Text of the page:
It looks like gold, but is it? Jewelry can be made to look like something it is not. A plain base metal, for example, can be made to look like real gold or silver through various manufacturing techniques. How can you tell that you’re getting the real thing?
Gold filled jewelry is sometimes referred to as “rolled gold” and refers to a very thin, solid layer of gold that is bonded to a base metal such as brass or even silver. It is often difficult, if not impossible, to tell the difference by appearance alone. These pieces are often marked with the letters “GF” or “1/20 12K GF” and “1/20 14K GF”. But as always, buyer beware. Despite the fact that the Federal Trade Commission has strict regulations regarding these stamps, people can use them deceptively.
Gold plating is slightly different. Instead of a layer of gold or silver being applied to the base metal, the base metal is dipped in a bath and uses electricity or chemicals to draw the gold onto it. This can be used to decorate jewelry and other decorative objects. To the naked eye, it’s extremely difficult to tell the difference between the two. Silver is often used for gold plating for jewelry since the silver provides a better surface for the gold to adhere to.
Most experts agree that the only true test to make sure what you are getting is real gold is the scratch test. The piece in question can be scratched on a stone and tested with acid to see how quickly the scratch mark fades. This is not something consumers can do on their own, so it’s important to know and trust the business you are buying from. Reputable Massachusetts pawn shops may make use this technique. One thing a consumer can do to test an item on their own is use a magnet. Gold and silver are non-magnetic so they will not be drawn to the magnet. This is not fool proof, however, since other metals may not be magnetic and certain parts of an item such as a clasp may be the only part that is a different alloy.
So what’s it worth? The answer is that the metal generally has no intrinsic value, meaning it has no value to Massachusetts pawn shops or gold buyers. On the other hand, it can be a great way to have beautiful jewelry at a bargain price.
When it comes to buying diamonds, Boston jewelers want customers to always remember the 4 C’s: Cut, Color, Carat and Clarity. The importance you place on each of these factors in selecting a diamond can often be a matter of personal taste, but it’s important to understand each of these since this is how a value is determined.
A diamond coming out of the earth can look like a piece of beach glass. To turn it into a beautiful gemstone it needs to be precisely cut with facets and polished surfaces that allow light to enter and reflect back out, creating brilliance and what is often referred to as “fire”. This is why diamonds are often set high with openings around the base to allow light in from all angles. This process also allows a skilled diamond cutter to remove imperfections, increasing the value of the stone.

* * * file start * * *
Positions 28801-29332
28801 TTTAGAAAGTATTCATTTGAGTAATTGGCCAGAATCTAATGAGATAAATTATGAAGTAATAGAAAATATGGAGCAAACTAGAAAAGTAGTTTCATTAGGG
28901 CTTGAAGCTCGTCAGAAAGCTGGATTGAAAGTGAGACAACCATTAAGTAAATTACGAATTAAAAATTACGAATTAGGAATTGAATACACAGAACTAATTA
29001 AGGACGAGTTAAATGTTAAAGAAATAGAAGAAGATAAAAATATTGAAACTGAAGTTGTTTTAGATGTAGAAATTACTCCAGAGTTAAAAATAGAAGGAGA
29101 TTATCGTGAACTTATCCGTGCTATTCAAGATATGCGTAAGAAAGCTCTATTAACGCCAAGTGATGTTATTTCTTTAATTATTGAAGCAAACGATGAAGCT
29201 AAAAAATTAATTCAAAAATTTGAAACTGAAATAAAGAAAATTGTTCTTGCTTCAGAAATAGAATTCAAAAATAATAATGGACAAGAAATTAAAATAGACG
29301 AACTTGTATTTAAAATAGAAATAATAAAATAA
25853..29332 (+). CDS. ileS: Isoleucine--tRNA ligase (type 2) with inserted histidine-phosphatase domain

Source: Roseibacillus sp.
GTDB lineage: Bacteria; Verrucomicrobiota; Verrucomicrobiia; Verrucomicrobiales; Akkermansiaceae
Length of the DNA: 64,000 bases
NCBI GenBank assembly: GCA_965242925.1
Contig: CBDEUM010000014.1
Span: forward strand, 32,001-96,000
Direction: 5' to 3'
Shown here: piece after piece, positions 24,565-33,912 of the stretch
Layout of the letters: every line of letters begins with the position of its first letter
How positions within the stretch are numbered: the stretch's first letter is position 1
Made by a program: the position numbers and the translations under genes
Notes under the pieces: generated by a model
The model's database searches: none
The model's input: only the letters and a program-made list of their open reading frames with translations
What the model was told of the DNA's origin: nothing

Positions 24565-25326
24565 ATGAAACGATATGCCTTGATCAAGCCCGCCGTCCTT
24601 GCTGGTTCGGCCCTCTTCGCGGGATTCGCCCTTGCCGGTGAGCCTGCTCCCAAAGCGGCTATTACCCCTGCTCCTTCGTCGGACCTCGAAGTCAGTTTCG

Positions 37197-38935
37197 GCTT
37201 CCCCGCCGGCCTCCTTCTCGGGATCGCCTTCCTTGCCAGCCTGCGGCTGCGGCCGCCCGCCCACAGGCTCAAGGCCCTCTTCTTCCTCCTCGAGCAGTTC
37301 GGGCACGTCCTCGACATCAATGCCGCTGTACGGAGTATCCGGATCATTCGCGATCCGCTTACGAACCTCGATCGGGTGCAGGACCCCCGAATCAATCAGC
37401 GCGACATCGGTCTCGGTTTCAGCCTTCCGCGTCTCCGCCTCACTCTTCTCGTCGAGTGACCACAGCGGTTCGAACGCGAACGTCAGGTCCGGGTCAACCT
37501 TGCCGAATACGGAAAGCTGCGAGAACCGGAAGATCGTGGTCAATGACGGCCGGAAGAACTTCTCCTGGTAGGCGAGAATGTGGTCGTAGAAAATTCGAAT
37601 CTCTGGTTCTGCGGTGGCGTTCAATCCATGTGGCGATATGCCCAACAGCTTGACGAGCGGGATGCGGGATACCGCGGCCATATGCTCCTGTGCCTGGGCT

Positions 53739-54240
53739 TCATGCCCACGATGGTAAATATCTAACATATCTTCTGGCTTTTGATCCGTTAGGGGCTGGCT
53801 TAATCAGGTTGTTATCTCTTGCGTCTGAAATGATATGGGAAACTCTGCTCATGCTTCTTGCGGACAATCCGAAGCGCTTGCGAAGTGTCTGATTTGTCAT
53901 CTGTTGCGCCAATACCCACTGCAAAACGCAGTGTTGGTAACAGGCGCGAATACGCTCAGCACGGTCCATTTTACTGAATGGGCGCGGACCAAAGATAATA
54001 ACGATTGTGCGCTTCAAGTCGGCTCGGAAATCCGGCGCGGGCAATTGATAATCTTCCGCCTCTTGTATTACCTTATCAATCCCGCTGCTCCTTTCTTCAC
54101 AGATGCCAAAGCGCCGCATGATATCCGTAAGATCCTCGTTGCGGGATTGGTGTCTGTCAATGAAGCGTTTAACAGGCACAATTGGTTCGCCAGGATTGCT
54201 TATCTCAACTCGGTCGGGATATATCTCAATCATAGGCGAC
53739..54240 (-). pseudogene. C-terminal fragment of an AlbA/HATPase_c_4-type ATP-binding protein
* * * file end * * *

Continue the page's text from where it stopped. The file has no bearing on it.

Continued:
The ideal diamond is actually colorless. While most appear colorless or white, they may actually have subtle yellow or brown tones that can be detected when comparing diamonds side by side. Truly colorless stones are very rare and very valuable. The different color tones can be caused by temperature, pressure and other factors. Sometimes these variations are “man-made”, such as irradiating diamonds by applying heat to change the color of the stone. These stones are often referred to as Champagne, Chocolate or Canary Diamonds. For the purposes of our conversation here, we’ll focus more on the traditional, more desirable, colorless stones. The Gemological Institute of America (http://www.gia.edu/) or GIA, is the foremost authority for diamonds. They offer a color chart used by Boston jewelers that grades diamonds on an alphabetical scale that starts at D-E-F (Colorless) , G-H-I-J (Near Colorless) K-L-M (Faint Yellow) N-Z (Light Yellow) to Z+ (Fancy or Remarkable color, usually blue, pink and yellow). In many cases the true way to judge a diamond’s color is by comparison with other graded stones.
This identifies imperfections in the stone, however slight. These range from “F” or “Flawless” (a clear stone, free of all flaws, even under magnification) to VVS#1, VVS#2 (Very Very Slight Inclusion) which indicates tiny inclusions or imperfections that are very difficult to find, even under magnification. The scale goes to VS#1 or #2 (Very Slight) minor inclusions that are difficult to find and SI#1 or #2 (Slight Inclusions)inclusions that can be seen under magnification. I#1, #2 and #3 indicates diamonds that have inclusions and/or blemishes that are obvious and easy to see even without magnification. Inclusions can be any sort of blemish or imperfection in the stone and come in all shapes and sizes. These are all factors used in determining the value of a diamond.
Most people believe, erroneously, that carat weight (CT) describes the size of the stone. Carat actually indicates the weight, of the stone, not the size. The heavier the diamond, the greater the carat weight, But when it comes to diamonds, size matters, too. The bigger the stone, the higher the value of the diamond. It does not go up proportionately but rather exponentially. For example, a one carat diamond can cost significantly more than a one half carat stone. Any diamond that is less than one carat in size may also be described in “Points”. Using this system, 100 “Points” equals one carat and 50 “Points” would be one-half carat.
The 4 C’s are the way you can make an informed decision about what kind of diamond is right for you. Any reputable Boston jeweler can help you use the 4 C’s. Whatever cut, color, clarity or carat weight you choose, one thing is always true: Diamonds are forever.